PhD student from Agroecology win the annual Three Minute Thesis competition
Peat soils, paludiculture, and greenhouse gas emissions were the topics when Claudia Kalla Nielsen on 18 March won the annual Three Minute Thesis competition at Aarhus University, which this year was held digitally.
Explain your PhD thesis in just three minutes, so your grandmother can understand it. This was the plot for the annual Three Minute Thesis competition (3MT), which was held on 18 March. A total of 15 PhD students from different faculties participated in Aarhus University's version of the competition.
And with more than 400 listeners, PhD student Claudia Kalla Nielsen from the Department of Agroecology turned up on the screen with a smile, to present her research in 3 minutes and with just a single slide as help.
Peat soils and paludiculture captured the audience and jury
The winner of the competition would be the PhD student who could perform best, i.e. present her research in an enthusiastic way that would not only capture the audience, but also get the results communicated in an understandable and exciting way.
"I told about climate and why peat soils are our number one climate killer," says Claudia Kalla Nielsen. “Only 0.3% of our global land area is drained peat soils, yet they account for as much as 5-6% of the total man-made greenhouse gas emissions. It is extreme, but if we rewet them and preserve the natural characteristics of the peat soil, we can save a lot of emissions.”
And even though the presentation couldn’t be longer than three minutes, Claudia Kalla Nielsen managed to touch upon several other aspects of her research.
“I also told about paludicultures, which are the main aspect of my research. Paludiculture is growing biomass on rewetted peat soils, i.e. grass,” says Claudia Kalla Nielsen.
The biomass grown in paludiculture is most often grass, which can be made into grass protein via a biorefining process. This protein can, for example, be used to feed pigs, who would otherwise not be able to utilise grass as a feed source. And another advantage of the grass protein is that it has the potential to be able to replace imported soy protein as a feed source.
International final this summer
With her presentation of how much greenhouse gas peat soils emit worldwide, Claudia Kalla Nielsen succeeded not only in capturing the attention of the audience, but also the jury so much that she was declared the winner of the competition.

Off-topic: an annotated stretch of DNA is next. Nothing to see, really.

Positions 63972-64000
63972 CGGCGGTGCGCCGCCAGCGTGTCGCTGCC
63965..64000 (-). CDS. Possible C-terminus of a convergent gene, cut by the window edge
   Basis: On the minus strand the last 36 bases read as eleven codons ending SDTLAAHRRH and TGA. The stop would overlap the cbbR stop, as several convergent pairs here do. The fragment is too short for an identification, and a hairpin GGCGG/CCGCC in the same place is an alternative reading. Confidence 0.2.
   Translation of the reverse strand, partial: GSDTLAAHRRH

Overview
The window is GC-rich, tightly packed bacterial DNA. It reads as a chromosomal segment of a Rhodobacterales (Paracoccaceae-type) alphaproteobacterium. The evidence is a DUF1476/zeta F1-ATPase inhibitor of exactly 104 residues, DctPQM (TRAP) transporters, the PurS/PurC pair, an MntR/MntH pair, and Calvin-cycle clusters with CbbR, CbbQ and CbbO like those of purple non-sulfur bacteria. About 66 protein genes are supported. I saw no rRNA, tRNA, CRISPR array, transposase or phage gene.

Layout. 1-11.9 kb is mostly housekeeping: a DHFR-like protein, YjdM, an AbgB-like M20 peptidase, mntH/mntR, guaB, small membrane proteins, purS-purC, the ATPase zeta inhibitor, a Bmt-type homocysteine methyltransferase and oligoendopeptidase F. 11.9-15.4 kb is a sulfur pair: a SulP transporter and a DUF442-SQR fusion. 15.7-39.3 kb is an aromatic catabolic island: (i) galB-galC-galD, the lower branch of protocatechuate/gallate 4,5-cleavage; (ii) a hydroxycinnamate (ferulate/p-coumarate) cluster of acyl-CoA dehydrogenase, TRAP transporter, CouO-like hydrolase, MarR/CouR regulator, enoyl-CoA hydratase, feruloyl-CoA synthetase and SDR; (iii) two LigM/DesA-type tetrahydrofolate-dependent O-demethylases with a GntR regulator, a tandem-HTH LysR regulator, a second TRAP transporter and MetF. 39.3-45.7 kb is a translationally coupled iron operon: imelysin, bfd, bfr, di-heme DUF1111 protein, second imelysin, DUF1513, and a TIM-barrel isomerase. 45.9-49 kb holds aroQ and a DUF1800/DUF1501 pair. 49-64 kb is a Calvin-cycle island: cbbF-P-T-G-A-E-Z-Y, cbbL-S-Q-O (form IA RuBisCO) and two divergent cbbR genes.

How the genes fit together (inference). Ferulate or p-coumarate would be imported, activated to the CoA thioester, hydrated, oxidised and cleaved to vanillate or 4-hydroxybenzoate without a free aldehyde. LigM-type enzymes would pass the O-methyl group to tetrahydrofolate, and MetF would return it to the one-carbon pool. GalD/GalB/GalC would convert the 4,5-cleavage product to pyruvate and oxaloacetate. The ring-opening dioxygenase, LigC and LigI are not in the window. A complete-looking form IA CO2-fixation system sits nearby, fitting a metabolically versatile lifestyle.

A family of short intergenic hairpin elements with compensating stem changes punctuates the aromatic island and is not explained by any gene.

In addition to a prize of a travel scholarship of DKK 35,000, Claudia Kalla Nielsen now also has the opportunity to present her research at the Coimbra Group's annual conference. It will be held virtually from Charles University in Prague on 16-18. June. A video recording of Claudia Kalla Nielsen's presentation will be sent to the international evaluation panel at the Coimbra Group, which will select three finalists from among all the national winners. The three finalists will take part in a live competition at the annual conference where the international winner will be chosen.
"There are participants from many other universities, so the competition is fierce," says Claudia Kalla Nielsen.
A victory that people are interested in her research
A total of 35 European universities are participating in the 3MT competition, but according to Claudia Kalla Nielsen, it's not so much about winning, it's more about spreading the message behind her research.
“I think it is a huge victory for my research that more than 400 people sat and listened to me, and that they found my research interesting. Maybe it has even been an eye opener for them. It is a victory for the peatlands and for me, and the more I can convey to, the more we can perhaps achieve,” says Claudia Kalla Nielsen, who does not yet know what she will use the travel scholarship for.
|Facts about the 3MT competition|
The Coimbra Group 3MT competition was launched in 2017. The competition is divided into first national competitions at 35 universities in Europe. This year, Aarhus University's competition was held on 18 March 2021. A video clip of the natioanl winner is then be submitted to the Coimbra Group office, which will then launch an online poll. For the final part of the competition, three finalists will be selected from the submitted videos, and these three finalists will compete live at the Coimbra Group conference in June.
The competition is developed by the University of Queensland and aims to strengthen students' academic, presentation, and research communication skills. Here is the opportunity to practice effectively explaining the research in just three minutes in a language that suits a non-specialized audience.
Find more information on 3MT here: https://phd.au.dk/for-current-phd-students/3mt/